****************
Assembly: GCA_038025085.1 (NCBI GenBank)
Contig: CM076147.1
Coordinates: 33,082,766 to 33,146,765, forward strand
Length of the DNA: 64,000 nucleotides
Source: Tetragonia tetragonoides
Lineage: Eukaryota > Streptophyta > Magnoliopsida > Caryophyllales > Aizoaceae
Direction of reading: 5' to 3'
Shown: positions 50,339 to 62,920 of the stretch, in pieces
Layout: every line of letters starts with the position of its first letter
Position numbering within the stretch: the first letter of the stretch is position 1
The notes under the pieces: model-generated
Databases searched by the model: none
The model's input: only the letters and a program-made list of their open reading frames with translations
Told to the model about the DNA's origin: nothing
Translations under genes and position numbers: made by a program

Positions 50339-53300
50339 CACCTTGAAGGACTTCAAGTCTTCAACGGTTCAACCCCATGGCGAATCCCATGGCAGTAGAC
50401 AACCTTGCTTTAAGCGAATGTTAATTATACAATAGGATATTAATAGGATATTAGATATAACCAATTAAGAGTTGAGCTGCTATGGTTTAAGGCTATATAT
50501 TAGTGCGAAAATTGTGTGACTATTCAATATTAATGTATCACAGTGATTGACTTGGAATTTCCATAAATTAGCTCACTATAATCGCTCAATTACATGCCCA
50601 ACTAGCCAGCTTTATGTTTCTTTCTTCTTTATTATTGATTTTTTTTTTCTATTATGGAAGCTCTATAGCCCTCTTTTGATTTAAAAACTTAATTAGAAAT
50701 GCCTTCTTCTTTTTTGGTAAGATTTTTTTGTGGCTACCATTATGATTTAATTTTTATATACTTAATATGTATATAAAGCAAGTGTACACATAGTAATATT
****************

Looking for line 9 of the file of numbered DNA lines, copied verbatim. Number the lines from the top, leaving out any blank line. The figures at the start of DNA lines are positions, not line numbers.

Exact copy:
Layout: every line of letters starts with the position of its first letter